That is a perfect and no-need-for-amendment expression and representation of Scott Hutchinson. Whilst words like this do proud a man who made so many happy; it is bittersweet because we wonder, given what we know, a human who was beloved by so many would take his own life. I am not here to forensically examine his psychology and what triggered the decision he made last week – that cannot change the facts and bring him back. What I do want to see if greater awareness and support given to musicians. I have written about mental-health and how lives are being lost, possibly needlessly – the last time I wrote about it was after the suicide of Linkin Park’s frontman, Chester Bennington. Although there is not a sky-high rate of suicide in the music industry; there are thousands suffering mental illness and struggling with daily battles. The manifesto of mental-health is a rich, worrying and complex one: it is a spectrum that cannot be defined as ‘depressed’ and ‘happy’. Not everyone who has a mental illness is depressed; not everyone who is depressed can be seen and helped. That may sound like a simplistic and harsh assessment of a battlefield that is seeing too many casualties. Great organisations such as the Samaritans and CALM exist to help those in distress…is this enough?



Those organisations do fine work and tirelessly aid those who need urgent help. Whilst their resources are stretched and vital; I have to wonder whether greater investigation needs to occur. One can say people outside of music suffer poor mental-health so we need to cast a new on society as a whole. Music is one of those industries where mental ill health is acute and well-documented. Barely a day goes by without stories of stress, anxiety and self-harm. I do not pick my contacts on the state of their mind: it is an indiscriminate and irresponsible illness that stalks those who deserve happiness the most. We can see the unpredictable nature of mental illness means we cannot help everyone or force anyone to speak. There are bespoke music/mental-health charities that are open to those in the industry but it is tragic and wrong seeing fine musicians take their own lives. I know Hutchison’s situation and worries are different to other people – it is not obvious why he made the decision he did and whether more could be done. He was love and supported by those around him: the decision to end his life was one he felt he has to make…something that may seem incomprehensible to some. Mental illness is a tough thing to comprehend and each person is vastly different.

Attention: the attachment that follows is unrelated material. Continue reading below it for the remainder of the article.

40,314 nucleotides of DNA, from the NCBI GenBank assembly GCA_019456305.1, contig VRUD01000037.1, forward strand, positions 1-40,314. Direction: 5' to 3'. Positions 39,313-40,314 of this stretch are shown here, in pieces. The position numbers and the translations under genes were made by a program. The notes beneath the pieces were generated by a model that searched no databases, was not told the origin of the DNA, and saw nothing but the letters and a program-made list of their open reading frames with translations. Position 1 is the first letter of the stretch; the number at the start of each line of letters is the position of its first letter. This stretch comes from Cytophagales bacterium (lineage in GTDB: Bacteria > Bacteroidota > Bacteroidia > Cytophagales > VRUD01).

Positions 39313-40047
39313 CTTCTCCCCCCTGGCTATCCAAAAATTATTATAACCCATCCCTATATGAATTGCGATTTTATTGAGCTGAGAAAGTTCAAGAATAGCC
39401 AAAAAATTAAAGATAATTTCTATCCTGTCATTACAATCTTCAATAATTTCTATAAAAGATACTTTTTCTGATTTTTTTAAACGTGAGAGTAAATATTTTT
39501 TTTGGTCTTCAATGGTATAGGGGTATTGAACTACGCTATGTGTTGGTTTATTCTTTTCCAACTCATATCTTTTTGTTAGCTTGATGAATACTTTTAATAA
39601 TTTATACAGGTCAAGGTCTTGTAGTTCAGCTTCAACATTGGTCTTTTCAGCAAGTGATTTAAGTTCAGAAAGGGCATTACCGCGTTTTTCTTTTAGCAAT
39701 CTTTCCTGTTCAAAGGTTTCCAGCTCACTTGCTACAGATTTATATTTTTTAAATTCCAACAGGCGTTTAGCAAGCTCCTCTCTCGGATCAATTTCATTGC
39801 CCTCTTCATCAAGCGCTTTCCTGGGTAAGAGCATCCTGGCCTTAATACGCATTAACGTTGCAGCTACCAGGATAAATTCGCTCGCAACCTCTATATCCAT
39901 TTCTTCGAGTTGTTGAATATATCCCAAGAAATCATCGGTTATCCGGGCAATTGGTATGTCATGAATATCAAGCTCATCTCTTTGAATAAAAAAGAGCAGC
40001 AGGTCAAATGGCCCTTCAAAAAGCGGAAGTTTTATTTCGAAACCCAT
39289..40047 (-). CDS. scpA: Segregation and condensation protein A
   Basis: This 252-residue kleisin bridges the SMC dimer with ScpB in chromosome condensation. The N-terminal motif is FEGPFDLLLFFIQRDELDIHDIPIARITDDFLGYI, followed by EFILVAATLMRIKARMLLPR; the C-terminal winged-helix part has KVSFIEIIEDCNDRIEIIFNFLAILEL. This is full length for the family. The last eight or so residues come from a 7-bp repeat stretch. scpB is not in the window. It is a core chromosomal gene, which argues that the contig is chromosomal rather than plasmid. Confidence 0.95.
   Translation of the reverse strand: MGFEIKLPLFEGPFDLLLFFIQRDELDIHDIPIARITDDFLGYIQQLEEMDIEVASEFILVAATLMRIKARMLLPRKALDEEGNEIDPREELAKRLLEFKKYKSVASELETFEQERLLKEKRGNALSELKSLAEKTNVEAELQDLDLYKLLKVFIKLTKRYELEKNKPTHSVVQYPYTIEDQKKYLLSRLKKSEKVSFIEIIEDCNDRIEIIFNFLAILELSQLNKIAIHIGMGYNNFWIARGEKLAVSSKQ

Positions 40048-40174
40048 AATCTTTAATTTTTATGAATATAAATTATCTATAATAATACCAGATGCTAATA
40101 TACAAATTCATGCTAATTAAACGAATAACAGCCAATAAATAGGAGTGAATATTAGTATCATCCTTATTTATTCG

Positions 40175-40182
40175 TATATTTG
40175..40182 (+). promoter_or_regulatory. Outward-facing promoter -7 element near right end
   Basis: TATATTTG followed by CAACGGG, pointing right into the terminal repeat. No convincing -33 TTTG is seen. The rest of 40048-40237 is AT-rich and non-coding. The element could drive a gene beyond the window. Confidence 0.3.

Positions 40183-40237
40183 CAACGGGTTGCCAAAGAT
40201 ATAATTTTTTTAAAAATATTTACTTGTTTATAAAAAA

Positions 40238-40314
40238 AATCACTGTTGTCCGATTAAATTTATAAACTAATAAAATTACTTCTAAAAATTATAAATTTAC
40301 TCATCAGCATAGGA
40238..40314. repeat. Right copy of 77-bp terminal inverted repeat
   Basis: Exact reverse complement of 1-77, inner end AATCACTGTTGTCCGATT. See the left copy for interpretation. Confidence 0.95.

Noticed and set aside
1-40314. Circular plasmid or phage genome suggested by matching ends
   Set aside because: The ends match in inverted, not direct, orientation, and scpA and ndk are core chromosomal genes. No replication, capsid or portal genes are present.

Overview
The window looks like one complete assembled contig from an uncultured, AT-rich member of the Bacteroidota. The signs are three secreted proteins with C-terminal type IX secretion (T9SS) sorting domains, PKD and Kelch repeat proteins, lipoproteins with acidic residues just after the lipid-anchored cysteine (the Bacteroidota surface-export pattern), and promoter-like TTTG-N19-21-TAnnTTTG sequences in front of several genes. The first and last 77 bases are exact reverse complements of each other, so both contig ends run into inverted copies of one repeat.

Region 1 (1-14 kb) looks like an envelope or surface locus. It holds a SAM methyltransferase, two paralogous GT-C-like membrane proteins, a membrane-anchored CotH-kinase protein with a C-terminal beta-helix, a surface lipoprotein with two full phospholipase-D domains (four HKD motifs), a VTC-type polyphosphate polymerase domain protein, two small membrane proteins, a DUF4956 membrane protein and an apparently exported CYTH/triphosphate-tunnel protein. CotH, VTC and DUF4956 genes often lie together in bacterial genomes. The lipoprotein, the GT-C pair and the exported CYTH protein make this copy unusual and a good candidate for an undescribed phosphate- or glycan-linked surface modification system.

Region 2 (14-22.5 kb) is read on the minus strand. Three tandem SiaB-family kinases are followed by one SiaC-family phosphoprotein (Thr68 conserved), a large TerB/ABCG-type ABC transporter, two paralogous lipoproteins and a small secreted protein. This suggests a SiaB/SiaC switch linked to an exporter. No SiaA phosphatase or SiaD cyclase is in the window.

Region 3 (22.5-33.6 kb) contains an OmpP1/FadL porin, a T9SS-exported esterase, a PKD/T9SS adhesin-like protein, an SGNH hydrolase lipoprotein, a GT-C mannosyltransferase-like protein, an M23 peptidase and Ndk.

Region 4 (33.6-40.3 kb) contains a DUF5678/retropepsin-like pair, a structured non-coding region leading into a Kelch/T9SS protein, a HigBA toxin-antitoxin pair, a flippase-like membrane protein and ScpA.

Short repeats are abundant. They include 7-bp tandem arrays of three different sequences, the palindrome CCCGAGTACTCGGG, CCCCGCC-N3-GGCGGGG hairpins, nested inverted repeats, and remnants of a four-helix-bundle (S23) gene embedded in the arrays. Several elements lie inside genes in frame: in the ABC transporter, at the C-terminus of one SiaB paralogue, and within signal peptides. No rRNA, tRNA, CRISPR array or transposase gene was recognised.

I would like to see more money spent offering help to musicians and raising more awareness. The campaigns and posts on social media – following Hutchison’s death – are heartening but, in a few weeks; have we made progress and sent a message to those in the government. Funding is coming but it is not enough – it is not fast enough. A huge and adored human such as Scott Hutchison had legions of fans and countless admirers. There must have been something going on he felt he couldn’t control. Every notable and tragic death raises questions as to whether music is too demanding or we are lacking necessary resources and focus. I feel we have got to a point where more artists will take their life and nothing will be done. The army of voices out there is not as powerful as the potency of financing, movements and real change. Whatever form that takes, we have to make this declaration: something needs to be done. Hutchison’s music and memory will last forever; his spirit and personality are present in the blood and bones of those he met; his influence and legacy will affect and drive the next generation. There is no doubt the bonny and bright songwriter will fade from public consciousness at any point – let’s hope his death leads to action and proactive change. I, as I have said, have been affected by the worst grip of depression and came out the other end – nobody who suffers poor mental-health is immune and safe from its devastating sting. I, like everyone, want to see improvement and a proper response to the epidemic. It should not take a single person to get the government into action and taking a stand but if the death of Frightened Rabbit’s lead gets the ball rolling to a revolution then…



SOMETHING good will come out of a tragic and horrible loss.